sitting meditation

Sitting and Health: Sitting Is the New… Sitting?

By Sean O’Donnell

In many respects, trying to heal from sitting for long periods of time is what led me to visit the Hridaya Yoga Center in Mazunte in the first place.

Like many people entrenched in modern society, I’ve spent huge chunks of my life sitting. Staring. Specifically, at a computer or phone screen. This has become the predominant posture in so many aspects of daily life. You are on the computer in order to educate yourself. You are on the computer to earn a living and forge a career. You get on a computer to entertain yourself and to escape. You may even rely on a computer or phone for the majority of your social interactions.

Now, this may apply to varying degrees depending on your profession or hobbies or ability to resist the new “normal” environment. For me, it certainly became all-encompassing, and as can be expected from any kind of substantial imbalance, difficulties in my life soon followed.

Sparing some dramatic details, through these difficulties, yoga found me. After I got comfortable with yoga, I begrudgingly opened up to meditation.



Sitting and Health: Is the Problem Separate from the Solution?

In one of the most ironically non-dual experiences of my life, I had gone on this great journey to cure myself of all the ailments associated with the plague of too much sitting, and the best medicine ended up being… sitting!

I’m fond of the Albert Einstein quote “No problem can be solved by the same level of consciousness that created it.” But, can a problem be solved by the exact same action that created it? Well—yes and no. In a very crude way, sitting in meditation and sitting at a computer desk can be considered very similar. But at a higher level, important differences exist between how these two types of sitting are normally carried out.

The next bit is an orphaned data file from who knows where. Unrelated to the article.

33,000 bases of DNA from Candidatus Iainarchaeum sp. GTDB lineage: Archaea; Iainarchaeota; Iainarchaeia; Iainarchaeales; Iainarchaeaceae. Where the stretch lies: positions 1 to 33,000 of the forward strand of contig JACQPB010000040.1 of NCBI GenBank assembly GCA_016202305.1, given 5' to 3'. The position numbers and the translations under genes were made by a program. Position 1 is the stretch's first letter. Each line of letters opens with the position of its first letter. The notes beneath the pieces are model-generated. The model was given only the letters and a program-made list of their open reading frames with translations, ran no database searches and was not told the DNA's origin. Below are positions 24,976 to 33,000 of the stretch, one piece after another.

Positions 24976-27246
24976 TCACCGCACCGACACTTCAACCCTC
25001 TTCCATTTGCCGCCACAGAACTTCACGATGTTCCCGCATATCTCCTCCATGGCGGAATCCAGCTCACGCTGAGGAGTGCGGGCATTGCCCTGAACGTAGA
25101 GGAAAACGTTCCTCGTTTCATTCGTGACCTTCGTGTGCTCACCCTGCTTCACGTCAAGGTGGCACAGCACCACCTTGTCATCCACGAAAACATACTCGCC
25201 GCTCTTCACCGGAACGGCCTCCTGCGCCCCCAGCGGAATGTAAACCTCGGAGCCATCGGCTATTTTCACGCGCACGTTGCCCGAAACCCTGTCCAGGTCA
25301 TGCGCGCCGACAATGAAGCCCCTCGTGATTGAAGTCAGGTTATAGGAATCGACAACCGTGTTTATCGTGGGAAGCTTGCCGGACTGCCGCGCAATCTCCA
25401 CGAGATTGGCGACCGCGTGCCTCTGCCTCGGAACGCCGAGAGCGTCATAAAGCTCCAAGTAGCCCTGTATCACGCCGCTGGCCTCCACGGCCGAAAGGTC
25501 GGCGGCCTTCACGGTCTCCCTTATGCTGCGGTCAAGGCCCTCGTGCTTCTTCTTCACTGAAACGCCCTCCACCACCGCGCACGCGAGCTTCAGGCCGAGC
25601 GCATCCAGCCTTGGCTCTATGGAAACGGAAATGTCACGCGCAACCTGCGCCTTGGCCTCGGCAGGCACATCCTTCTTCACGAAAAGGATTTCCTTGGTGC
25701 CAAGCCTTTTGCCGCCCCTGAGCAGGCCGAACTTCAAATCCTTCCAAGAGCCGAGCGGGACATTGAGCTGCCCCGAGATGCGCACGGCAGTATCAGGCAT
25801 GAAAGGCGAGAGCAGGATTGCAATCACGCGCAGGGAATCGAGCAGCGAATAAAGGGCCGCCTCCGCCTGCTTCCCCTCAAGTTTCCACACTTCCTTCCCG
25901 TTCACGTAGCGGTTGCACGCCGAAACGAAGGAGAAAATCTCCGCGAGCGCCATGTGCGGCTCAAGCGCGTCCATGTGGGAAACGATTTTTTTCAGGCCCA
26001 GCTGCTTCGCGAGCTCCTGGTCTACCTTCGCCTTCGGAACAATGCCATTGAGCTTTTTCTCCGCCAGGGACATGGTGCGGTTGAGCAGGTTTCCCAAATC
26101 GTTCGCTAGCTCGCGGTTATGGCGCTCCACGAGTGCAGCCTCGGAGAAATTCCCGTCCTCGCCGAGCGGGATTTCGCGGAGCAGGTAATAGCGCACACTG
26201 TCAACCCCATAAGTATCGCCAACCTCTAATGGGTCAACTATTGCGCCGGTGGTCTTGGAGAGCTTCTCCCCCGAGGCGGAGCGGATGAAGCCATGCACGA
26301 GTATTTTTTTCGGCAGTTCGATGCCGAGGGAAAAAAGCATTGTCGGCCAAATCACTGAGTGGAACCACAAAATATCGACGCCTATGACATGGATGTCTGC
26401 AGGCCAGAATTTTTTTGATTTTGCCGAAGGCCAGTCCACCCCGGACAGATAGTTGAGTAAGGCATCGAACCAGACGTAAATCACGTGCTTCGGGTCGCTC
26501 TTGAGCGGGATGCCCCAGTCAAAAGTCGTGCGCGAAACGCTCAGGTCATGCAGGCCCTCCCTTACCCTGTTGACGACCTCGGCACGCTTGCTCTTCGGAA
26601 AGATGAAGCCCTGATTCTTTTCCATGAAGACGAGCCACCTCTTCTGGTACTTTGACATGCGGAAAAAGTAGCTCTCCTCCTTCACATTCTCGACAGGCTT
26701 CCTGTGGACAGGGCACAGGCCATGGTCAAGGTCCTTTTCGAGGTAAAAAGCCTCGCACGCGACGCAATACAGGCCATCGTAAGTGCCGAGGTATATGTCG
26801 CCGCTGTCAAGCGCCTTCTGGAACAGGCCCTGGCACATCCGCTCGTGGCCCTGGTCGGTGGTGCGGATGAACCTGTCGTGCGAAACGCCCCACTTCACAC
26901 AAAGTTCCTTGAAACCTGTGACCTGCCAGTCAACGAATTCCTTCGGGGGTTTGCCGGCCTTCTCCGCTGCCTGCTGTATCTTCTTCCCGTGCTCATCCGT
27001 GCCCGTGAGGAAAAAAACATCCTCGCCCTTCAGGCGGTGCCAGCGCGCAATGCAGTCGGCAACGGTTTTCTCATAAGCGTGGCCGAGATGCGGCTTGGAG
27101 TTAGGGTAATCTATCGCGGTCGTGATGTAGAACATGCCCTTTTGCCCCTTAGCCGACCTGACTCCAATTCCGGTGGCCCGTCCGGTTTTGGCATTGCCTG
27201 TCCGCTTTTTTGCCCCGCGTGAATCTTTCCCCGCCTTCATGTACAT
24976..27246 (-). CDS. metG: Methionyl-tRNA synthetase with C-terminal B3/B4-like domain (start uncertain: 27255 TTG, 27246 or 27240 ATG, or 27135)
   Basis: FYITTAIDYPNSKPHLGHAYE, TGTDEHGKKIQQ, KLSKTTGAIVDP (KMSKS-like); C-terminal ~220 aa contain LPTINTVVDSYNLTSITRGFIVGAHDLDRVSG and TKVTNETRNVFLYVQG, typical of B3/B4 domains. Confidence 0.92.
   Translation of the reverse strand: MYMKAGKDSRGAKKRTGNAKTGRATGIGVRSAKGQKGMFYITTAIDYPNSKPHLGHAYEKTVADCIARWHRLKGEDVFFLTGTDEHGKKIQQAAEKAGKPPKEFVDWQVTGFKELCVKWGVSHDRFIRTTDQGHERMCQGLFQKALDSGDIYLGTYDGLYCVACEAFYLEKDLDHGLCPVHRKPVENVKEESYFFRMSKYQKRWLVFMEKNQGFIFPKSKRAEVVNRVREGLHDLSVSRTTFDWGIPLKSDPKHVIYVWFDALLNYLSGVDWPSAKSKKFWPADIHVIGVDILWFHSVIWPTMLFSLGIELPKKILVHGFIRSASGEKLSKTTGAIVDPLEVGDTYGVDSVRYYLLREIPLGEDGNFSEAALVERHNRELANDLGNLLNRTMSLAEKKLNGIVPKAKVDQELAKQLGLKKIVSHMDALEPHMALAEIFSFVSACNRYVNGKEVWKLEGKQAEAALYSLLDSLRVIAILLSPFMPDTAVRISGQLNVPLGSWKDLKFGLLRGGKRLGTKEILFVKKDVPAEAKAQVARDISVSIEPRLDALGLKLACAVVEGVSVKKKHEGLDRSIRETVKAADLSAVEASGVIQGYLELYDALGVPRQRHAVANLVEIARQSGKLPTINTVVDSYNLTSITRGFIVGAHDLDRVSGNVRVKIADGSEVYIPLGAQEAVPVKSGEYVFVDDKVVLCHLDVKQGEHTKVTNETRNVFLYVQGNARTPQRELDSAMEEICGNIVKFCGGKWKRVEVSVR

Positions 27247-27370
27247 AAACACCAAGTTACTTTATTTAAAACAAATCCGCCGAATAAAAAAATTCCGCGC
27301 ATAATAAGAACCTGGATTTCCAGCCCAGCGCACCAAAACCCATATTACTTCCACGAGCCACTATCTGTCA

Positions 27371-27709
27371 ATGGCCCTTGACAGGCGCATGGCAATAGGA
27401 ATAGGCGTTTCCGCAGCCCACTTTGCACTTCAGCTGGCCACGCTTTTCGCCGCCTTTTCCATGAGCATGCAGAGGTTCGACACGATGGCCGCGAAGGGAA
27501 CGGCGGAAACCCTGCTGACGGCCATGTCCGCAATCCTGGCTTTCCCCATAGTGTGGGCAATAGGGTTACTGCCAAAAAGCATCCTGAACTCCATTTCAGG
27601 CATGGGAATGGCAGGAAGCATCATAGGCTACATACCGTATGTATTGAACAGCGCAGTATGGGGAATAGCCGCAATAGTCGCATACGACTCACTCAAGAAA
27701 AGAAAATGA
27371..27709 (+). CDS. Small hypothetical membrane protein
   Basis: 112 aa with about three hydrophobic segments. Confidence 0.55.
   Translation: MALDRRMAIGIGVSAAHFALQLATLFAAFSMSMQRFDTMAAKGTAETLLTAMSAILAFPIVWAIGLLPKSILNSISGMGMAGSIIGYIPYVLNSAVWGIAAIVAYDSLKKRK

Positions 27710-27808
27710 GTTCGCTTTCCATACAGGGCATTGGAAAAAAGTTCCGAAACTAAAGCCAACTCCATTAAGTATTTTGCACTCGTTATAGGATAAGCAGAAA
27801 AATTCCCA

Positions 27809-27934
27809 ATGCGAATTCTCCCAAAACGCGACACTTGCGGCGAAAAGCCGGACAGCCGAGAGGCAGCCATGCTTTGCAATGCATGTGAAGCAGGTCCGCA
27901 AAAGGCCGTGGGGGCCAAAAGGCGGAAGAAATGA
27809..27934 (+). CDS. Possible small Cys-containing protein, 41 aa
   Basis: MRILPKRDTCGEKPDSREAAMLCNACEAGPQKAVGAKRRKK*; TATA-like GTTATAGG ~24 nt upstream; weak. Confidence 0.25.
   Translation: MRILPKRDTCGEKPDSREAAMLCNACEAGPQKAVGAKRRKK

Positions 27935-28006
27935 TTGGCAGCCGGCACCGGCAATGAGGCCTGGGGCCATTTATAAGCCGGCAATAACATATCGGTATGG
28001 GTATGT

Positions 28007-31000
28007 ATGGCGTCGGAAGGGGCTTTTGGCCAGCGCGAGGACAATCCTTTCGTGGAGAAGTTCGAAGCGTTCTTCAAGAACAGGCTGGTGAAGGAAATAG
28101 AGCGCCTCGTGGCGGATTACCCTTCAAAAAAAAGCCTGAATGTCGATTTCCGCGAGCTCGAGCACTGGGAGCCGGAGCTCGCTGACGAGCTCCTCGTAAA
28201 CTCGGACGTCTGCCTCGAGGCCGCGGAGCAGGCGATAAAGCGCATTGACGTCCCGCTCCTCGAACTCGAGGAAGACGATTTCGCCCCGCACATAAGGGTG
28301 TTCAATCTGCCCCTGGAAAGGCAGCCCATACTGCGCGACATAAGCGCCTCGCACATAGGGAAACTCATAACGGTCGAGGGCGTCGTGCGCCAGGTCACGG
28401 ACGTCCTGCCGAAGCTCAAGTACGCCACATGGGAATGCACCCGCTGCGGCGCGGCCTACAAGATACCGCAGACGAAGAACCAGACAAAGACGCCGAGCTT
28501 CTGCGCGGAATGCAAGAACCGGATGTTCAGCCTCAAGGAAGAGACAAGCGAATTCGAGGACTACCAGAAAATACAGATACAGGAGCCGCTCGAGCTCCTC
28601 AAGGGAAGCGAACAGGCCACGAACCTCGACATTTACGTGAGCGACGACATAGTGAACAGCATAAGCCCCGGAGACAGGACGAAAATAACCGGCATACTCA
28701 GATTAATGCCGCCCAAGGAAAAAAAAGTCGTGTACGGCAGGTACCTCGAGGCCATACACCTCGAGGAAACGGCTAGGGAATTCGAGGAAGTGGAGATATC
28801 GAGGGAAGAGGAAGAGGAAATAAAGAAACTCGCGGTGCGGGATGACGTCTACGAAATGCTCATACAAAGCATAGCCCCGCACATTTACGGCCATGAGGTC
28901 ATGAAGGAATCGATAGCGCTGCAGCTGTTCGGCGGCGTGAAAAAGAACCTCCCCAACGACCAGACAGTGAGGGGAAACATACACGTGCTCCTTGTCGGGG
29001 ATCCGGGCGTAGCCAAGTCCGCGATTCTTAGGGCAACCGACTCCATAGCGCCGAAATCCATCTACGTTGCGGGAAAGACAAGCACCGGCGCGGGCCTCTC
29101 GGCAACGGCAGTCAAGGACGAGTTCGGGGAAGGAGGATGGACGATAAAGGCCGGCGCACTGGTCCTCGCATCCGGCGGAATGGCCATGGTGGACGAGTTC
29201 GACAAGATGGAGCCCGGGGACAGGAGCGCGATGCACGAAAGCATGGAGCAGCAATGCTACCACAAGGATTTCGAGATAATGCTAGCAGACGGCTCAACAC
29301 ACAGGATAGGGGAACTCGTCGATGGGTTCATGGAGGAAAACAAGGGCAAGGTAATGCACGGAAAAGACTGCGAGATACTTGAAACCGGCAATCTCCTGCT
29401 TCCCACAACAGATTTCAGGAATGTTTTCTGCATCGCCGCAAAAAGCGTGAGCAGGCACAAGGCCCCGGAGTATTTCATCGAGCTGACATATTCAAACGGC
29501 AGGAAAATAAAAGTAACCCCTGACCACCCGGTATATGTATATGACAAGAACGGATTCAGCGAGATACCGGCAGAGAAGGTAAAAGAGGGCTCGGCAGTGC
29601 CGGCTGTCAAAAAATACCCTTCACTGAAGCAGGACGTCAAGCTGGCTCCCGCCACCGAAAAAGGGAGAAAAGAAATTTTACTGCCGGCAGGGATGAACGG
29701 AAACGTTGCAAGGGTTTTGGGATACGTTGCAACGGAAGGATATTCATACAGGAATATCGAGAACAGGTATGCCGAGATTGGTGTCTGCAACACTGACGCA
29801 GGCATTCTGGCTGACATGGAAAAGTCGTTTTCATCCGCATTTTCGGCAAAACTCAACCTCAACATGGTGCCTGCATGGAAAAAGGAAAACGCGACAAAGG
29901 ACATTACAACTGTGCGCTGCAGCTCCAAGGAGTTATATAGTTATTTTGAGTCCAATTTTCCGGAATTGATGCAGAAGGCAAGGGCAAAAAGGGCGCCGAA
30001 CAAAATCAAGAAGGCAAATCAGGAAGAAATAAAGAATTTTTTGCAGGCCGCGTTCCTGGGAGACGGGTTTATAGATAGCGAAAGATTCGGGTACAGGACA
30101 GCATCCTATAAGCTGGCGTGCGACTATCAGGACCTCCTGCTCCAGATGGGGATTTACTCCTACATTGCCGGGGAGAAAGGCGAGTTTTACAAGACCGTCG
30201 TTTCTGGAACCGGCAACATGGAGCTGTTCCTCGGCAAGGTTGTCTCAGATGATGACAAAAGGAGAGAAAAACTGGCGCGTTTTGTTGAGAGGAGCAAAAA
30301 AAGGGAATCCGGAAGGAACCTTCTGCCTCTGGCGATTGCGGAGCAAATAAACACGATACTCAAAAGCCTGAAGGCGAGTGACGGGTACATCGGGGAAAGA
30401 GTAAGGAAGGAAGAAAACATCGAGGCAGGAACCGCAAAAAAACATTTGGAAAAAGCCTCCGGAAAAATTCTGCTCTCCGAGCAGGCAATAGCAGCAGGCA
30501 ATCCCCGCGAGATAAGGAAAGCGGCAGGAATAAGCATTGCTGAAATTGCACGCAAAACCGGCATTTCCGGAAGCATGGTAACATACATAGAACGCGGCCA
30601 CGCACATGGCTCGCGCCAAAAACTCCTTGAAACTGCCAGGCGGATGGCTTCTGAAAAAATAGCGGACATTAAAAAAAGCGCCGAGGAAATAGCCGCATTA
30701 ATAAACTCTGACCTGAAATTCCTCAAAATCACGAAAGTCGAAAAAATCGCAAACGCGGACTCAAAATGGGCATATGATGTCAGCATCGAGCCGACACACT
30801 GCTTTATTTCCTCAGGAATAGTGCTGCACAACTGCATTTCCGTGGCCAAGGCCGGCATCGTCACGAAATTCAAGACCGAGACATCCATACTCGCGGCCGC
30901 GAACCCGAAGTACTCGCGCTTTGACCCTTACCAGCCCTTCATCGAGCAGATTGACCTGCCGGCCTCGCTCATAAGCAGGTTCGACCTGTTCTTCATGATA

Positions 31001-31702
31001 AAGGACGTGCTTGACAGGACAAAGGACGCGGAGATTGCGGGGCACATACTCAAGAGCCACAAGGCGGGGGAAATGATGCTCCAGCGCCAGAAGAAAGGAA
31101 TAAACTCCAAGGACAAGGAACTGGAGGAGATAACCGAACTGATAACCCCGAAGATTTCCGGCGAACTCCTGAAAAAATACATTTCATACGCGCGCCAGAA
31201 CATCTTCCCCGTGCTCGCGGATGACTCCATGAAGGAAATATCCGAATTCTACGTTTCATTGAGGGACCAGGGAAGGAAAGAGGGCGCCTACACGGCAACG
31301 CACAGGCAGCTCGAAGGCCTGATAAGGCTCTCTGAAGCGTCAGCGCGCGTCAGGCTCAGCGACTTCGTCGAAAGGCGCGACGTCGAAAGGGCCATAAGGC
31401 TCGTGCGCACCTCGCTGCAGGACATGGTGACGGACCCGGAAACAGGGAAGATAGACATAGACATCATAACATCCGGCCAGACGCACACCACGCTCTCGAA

If you do any research on the subject of sitting and health, you’ll find a huge market for all kinds of ergonomic support—advice, routines, equipment, strategies. These are all finely tuned to keep your body in some “ideal” position in an attempt to delay the cycle of pain, fatigue, and injury that can result from a sedentary lifestyle. In my personal experience, however, all of these methods missed the mark, the underlying cause, the genesis of the problem: the general tamping down of the spirit that can occur when you are “stuck” at a desk, looking at a screen, for the majority of your life.

Sitting and Health



Looking beyond Posture

It is often said that the eyes are the windows to the soul. Remember, though, that they are not a one-way mirror! The eyes are a gateway like no other and are susceptible to being polluted and strained, which can have a cascading effect on overall health. I’m not a doctor and if you are experiencing or trying to prevent posture-related maladies you certainly should listen to your own body and follow your own truth. But, I’ve found that a lot of healing can come from being aware of what I’m doing with my eyes while at my desk.